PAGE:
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Investigation does not turn up rifle

Police have ended the search for a still-missing Boulder City Police Department rifle.

A three-month independent investigation by the Henderson Police Department could not locate the semi-automatic AR-15 carbine, which was discovered missing last year, Boulder City Police announced in an Oct. 9 news release.

The investigation revealed that policies and procedures were not adequate for the record keeping and security of department-issued firearms, according to the police.

However, police say the investigation did not indicate that Boulder City officers are to blame.

“While the investigation did not locate the rifle, I am confident the investigation determined that none of the current officers with the Boulder City Police Department had anything to do with the weapon’s disappearance,” Police Chief Bill Conger said in the release.

Conger later said that he does not believe the former officer to whom the rifle was assigned, Robert Woolsey, is to blame.

“We don’t believe anybody stole it who was on the department,” Conger said Tuesday.

Although the investigation is closed, the rifle is still reported stolen in the FBI’s national database, Conger said.

The AR-15 is the civilian equivalent of the military’s M-16 assault rifle.

Woolsey, who left the department in October 2011 and is chief marshal for Boulder City Municipal Court, said he turned the rifle in to the police department when he left.

However, there were no records of the missing rifle being issued to another officer or the rifle being checked back into inventory once the officer resigned, according to Boulder City Police.

“My gut feeling honestly is that it was poor oversight. Policies weren’t in place; procedures weren’t in place. Too many hands were on it,” Woolsey said.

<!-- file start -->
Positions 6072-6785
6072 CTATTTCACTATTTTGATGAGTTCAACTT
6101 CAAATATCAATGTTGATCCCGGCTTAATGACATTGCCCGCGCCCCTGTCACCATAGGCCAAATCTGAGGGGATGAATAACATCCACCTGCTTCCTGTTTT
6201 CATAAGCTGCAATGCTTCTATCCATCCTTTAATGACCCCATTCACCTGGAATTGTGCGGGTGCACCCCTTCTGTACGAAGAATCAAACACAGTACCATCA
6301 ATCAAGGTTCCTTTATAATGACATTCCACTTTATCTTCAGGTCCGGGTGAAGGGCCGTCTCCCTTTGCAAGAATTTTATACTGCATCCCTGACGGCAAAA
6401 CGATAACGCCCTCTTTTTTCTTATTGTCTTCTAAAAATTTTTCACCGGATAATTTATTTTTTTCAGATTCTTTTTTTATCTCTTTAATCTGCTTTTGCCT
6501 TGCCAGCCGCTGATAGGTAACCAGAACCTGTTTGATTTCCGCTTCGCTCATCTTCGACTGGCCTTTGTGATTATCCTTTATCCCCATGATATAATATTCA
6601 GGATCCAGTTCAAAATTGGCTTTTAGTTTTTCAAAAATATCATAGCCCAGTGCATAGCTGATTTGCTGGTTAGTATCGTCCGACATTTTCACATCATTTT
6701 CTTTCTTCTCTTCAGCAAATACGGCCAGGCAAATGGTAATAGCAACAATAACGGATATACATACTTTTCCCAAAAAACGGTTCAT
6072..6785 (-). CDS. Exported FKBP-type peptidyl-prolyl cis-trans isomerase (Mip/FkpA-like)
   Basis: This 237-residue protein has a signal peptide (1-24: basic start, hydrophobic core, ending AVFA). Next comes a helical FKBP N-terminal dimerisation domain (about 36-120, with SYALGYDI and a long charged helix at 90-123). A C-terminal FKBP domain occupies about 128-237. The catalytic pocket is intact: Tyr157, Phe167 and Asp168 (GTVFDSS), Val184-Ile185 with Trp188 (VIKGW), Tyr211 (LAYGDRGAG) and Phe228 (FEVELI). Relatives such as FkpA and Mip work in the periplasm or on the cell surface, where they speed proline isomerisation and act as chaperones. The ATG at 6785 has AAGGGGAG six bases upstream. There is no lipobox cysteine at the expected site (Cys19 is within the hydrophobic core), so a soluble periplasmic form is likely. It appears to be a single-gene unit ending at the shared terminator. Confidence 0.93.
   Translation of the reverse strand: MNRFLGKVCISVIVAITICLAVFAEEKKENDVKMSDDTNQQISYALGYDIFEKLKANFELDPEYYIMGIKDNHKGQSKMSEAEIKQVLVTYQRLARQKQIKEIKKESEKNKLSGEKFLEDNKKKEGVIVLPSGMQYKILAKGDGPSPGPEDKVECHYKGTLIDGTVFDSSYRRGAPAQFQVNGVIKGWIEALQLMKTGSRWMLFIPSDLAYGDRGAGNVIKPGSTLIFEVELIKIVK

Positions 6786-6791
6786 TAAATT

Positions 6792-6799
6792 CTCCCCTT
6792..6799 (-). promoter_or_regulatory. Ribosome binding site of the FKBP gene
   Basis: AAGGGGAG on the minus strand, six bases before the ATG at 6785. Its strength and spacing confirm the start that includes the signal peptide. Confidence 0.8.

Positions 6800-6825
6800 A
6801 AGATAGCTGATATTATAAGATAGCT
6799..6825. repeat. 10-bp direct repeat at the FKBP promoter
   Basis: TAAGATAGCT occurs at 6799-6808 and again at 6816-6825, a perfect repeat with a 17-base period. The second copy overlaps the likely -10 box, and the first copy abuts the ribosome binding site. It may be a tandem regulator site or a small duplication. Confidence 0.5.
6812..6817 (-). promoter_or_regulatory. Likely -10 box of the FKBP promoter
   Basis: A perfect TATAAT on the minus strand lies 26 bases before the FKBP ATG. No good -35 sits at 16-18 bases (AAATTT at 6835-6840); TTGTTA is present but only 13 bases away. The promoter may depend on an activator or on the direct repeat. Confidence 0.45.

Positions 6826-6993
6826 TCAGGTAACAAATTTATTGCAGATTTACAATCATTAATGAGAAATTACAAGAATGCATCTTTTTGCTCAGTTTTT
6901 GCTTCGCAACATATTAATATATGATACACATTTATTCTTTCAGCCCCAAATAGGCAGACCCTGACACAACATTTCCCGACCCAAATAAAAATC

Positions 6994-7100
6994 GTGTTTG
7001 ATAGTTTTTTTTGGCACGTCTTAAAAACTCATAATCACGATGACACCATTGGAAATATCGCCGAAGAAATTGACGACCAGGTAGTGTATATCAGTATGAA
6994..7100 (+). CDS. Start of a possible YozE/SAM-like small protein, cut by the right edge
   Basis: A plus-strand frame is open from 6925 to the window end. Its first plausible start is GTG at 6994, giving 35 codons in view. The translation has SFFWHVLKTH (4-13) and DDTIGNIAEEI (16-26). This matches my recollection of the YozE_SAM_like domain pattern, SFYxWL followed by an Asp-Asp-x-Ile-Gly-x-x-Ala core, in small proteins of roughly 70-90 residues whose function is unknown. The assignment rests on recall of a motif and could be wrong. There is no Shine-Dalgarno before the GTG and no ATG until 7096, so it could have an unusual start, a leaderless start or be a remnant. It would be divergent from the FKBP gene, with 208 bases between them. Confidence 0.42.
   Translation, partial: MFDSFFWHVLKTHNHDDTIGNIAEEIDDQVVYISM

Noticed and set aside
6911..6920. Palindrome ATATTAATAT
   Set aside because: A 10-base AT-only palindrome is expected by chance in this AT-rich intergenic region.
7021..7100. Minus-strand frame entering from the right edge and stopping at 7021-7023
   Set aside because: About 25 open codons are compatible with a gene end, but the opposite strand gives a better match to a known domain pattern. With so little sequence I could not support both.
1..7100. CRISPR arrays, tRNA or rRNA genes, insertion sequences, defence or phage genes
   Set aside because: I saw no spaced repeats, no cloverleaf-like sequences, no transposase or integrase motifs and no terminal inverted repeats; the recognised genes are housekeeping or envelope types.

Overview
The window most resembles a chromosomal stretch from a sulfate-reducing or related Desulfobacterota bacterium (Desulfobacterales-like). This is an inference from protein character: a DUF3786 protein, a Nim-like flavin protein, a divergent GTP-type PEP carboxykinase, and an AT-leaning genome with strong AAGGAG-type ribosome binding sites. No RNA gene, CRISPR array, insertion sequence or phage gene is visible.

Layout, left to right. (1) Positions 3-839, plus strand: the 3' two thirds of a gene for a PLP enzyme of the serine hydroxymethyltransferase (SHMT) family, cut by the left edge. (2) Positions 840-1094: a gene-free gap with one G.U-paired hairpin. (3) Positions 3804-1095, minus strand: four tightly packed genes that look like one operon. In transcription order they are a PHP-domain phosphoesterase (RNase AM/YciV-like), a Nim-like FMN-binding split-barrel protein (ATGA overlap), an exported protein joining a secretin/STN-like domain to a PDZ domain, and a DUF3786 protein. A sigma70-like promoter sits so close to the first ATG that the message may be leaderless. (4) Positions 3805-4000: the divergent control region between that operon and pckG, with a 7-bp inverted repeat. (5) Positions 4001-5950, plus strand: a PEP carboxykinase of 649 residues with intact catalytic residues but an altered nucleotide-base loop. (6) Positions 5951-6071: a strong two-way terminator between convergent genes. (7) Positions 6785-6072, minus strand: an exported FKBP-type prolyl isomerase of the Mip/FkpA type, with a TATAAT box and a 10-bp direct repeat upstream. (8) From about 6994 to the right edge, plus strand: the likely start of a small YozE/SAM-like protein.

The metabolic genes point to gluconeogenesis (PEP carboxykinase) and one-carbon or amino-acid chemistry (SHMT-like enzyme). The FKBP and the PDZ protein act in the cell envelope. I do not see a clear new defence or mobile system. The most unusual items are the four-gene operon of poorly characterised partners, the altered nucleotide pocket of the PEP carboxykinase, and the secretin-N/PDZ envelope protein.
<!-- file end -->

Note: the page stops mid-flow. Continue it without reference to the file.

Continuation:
Police say the policies and procedures that allowed the rifle to go missing have since been corrected.

“We have put safeguards in place to ensure that the police department and the armory are secure,” Conger said in the release.

The rifle was discovered missing during an inventory check shortly after a December City Council vote to have the police department audited, City Attorney Dave Olsen told the Boulder City Review in January.

In January the city began an internal investigation into the rifle’s whereabouts.

After being hired as acting chief in March, Conger requested Henderson Police investigate.

The Henderson Police detectives began the investigation in June, and were given total access to all Boulder City Police information, documents and personnel, according to Boulder City Police.

Henderson detectives interviewed department employees and those with access to police vehicles, according to Boulder City Police.

Boulder City Police say Henderson detectives also searched the armory and police vehicles.

“It’s not that uncommon (for a firearm to go missing),” Woolsey said. “It’s just a lot worse when you simply don’t know what happened to it.”

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